Ethereum, which has been on an explosive growth trend, could be due for a price correction, according to Nicola Duke, an analyst at Forex Analytix. ...
Ethereum, which has been on an explosive growth trend, could be due for a price correction, according to Nicola Duke, an analyst at Forex Analytix. Duke, who recently made a similar prediction for bitcoin, said Ethereum could experience a 38.4% fall from Wednesday’s high of $227 and a 27% drop from Friday morning’s price, according to CNBC.
Ethereum has posted a 2,747.9% rise since Jan. 1, when it traded at $8, according to coinmarketcap.com. Ethereum traded at around $191.78 early Friday.
Ethereum’s price was $162.46 Friday evening, making a $14.939 billion market capitalization.
Duke looks at historical trading patterns to identify future price moves.
If Ethereum falls to below $170, it would pave the way to a $140 low, Duke said, marking a 38.4% drop from the $227 high. After falling to $140, it could rally back to $240.
So far, Duke has been correct with her bitcoin calls. She told CNBC if bitcoin got close to $2,800, the price could see some pullback. Bitcoin hit $2,791 Thursday and declined to around $2,571 Friday morning. She said bitcoin’s decline could continue until January before another rally takes hold.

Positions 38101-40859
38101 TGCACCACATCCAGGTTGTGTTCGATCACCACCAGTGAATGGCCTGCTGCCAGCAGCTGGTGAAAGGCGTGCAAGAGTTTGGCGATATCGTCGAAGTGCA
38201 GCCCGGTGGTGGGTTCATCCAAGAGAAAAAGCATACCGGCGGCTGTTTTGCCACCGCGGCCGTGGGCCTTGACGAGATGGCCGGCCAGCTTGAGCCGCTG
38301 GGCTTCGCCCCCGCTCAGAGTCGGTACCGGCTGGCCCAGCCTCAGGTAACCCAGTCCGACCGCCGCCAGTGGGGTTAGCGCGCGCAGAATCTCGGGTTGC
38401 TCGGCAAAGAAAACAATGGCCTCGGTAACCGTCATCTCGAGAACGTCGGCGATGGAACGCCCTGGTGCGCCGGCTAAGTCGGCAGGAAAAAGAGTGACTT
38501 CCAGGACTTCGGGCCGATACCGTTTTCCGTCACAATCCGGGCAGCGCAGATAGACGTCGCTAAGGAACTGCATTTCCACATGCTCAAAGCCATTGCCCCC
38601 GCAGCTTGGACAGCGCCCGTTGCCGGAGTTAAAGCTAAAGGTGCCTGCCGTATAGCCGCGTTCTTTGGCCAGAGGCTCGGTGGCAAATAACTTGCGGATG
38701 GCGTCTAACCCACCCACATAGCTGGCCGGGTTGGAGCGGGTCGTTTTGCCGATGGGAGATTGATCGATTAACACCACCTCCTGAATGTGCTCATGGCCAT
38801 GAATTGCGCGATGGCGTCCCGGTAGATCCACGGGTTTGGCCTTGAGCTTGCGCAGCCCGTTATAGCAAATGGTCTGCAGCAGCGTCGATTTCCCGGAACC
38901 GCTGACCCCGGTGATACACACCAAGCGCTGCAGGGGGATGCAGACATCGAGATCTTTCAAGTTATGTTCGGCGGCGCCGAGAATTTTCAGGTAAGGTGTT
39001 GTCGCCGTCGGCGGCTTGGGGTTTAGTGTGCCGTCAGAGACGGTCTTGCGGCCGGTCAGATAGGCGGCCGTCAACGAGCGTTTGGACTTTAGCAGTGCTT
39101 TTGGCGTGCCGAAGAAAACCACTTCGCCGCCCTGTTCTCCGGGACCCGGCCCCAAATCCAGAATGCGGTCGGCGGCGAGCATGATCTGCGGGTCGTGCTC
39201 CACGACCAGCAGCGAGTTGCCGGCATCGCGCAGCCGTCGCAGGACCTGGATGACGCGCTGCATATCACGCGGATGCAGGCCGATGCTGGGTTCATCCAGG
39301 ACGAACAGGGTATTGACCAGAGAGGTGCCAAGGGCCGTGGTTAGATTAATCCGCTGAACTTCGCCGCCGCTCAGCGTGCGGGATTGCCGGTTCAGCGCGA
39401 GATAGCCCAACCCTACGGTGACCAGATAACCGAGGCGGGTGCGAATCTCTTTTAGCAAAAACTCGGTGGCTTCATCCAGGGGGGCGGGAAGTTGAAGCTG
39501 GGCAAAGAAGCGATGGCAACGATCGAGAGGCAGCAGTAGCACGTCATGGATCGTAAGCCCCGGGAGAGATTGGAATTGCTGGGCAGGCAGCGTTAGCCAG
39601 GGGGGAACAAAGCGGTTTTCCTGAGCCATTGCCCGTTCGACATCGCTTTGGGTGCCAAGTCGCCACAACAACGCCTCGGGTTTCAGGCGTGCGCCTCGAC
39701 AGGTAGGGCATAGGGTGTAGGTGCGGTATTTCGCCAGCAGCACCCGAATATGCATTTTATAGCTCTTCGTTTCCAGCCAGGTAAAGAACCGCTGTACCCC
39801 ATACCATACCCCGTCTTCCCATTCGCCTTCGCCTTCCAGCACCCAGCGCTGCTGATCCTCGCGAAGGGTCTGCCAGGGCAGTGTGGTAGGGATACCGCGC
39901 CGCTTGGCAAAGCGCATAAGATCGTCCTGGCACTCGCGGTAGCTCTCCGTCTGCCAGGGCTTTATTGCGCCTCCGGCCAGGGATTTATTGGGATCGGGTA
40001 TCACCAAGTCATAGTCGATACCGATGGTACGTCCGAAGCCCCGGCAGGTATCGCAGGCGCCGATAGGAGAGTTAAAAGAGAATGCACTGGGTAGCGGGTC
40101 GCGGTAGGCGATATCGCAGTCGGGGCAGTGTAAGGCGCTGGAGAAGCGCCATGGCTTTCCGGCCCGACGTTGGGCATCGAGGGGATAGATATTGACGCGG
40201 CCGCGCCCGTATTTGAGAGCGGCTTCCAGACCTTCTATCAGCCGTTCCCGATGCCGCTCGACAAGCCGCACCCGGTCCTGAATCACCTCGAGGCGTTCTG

Trader Jim Frederickson noted yesterday that both bitcoin and Ethereum are currently overvalued, due for a correction, and at the present time, he would not buy them.
Also read: Ethereum hits $200, outpacing bitcoin in its rise
According to Daniel Masters, director at Global Advisors Bitcoin Investment Fund, said bitcoin has served as a gateway to other digital currencies that are gaining acceptance. Masters said a diverse cryptocurrency ecosystem is evolving in tandem with fiat currency.
While bitcoin’s rise feeds investors’ appetite for Ethereum and other altcoins, a host of factors play into Ethereum’s popularity, especially in the business and financial communities.
Ethereum supports smart contracts, contracts that automatically execute according to a computer algorithm when contract terms are met. Several financial institutions have invested in Ethereum technology to be able to use smart contracts.
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